Remember Lot's Wife (2)
LOT (Heb. lôṭ, ‘covering’?). The son of Haran, Abraham’s youngest brother, and so Abraham’s nephew. Apart from the account of his life in Genesis, his name is absent from the OT (except for references to his descendants in Dt. 2:9, 19; Ps. 83:8), but he is mentioned by our Lord in Lk. 17:28–32 and also by Peter in 2 Pet. 2:7f.
He accompanied Terah, Abram and Sarai as they journeyed from Ur to Harran, and went on with Abram and Sarai into Canaan, down into Egypt and then out again into Canaan (Gn. 11:31; 12:4–5; 13:1). Flaws in his character first appear when he selfishly chose the well-watered Jordan valley (Gn. 13:8–13). This brought him into the midst of the wicked men of Sodom, and he had to be rescued from the results of his folly, first by Abraham (Gn. 14:11–16), and then by the two angels (Gn. 19). In the latter incident he revealed both his weakness and his inclination to compromise. His salvation from Sodom is expressly linked with God’s remembrance of Abraham in Gn. 19:29.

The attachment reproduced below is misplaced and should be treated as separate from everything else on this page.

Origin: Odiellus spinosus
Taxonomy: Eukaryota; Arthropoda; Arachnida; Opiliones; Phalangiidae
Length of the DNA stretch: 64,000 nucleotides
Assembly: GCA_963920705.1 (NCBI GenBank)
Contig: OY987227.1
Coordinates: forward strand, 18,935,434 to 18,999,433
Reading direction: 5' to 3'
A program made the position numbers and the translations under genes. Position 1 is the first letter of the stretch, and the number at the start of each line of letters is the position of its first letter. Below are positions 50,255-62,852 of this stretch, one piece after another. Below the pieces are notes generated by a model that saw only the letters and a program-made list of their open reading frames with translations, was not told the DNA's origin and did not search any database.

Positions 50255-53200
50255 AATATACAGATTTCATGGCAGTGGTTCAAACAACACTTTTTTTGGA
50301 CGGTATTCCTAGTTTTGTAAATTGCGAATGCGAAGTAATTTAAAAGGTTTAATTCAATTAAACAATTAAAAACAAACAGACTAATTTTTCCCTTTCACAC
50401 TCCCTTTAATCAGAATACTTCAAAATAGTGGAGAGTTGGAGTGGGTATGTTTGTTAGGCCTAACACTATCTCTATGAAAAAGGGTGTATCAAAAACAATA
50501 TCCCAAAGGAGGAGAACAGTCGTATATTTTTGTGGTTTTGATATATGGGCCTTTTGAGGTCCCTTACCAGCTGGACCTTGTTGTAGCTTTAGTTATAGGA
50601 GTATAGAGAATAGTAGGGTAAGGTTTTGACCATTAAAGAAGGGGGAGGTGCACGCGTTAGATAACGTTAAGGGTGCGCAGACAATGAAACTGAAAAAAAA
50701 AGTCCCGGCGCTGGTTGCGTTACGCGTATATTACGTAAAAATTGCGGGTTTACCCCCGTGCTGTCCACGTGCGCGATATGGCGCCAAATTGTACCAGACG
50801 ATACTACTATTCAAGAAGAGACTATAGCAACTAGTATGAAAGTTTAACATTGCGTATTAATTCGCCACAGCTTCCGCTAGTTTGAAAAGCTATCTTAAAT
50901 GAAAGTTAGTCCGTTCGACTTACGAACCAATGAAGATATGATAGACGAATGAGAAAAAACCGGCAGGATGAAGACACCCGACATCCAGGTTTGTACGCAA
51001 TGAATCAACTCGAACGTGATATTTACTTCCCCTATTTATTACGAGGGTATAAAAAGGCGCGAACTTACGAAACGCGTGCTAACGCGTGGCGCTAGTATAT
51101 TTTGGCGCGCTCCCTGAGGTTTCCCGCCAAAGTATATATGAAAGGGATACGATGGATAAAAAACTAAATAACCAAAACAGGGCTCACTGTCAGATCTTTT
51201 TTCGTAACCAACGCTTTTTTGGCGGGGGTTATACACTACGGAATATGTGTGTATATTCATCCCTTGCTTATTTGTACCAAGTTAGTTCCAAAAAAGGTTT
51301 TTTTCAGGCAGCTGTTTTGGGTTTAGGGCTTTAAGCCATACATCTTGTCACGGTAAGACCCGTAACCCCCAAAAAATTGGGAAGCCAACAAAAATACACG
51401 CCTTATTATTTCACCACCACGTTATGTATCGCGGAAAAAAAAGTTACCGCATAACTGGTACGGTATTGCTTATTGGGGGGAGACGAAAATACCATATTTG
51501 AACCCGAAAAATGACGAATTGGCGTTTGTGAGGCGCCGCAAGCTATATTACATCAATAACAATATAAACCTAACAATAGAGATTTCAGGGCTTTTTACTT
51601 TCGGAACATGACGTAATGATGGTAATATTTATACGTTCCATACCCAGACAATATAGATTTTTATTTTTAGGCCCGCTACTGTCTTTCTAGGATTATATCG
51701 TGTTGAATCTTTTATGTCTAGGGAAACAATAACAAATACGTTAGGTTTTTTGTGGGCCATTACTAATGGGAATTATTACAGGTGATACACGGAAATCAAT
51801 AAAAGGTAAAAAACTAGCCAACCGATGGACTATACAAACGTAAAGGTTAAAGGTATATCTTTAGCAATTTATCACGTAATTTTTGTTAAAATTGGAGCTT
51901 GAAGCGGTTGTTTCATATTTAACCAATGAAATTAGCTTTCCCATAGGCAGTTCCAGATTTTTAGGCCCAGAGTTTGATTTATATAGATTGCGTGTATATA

Through his drunkenness his two daughters obtained children by him, and these became the ancestors of the Moabites and the Ammonites (Gn. 19:30–38; cf. Dt. 2:9, 19; Ps. 83:8).
Our Lord illustrated his teaching on the subject of his return from the story of Lot and his wife (Lk. 17:28–32), thus setting his seal upon its historicity, and 2 Pet. 2:7f. emphatically asserts his righteousness. It is probable that Peter is here deliberately alluding to Abraham’s prayer for the ‘righteous’ in Sodom.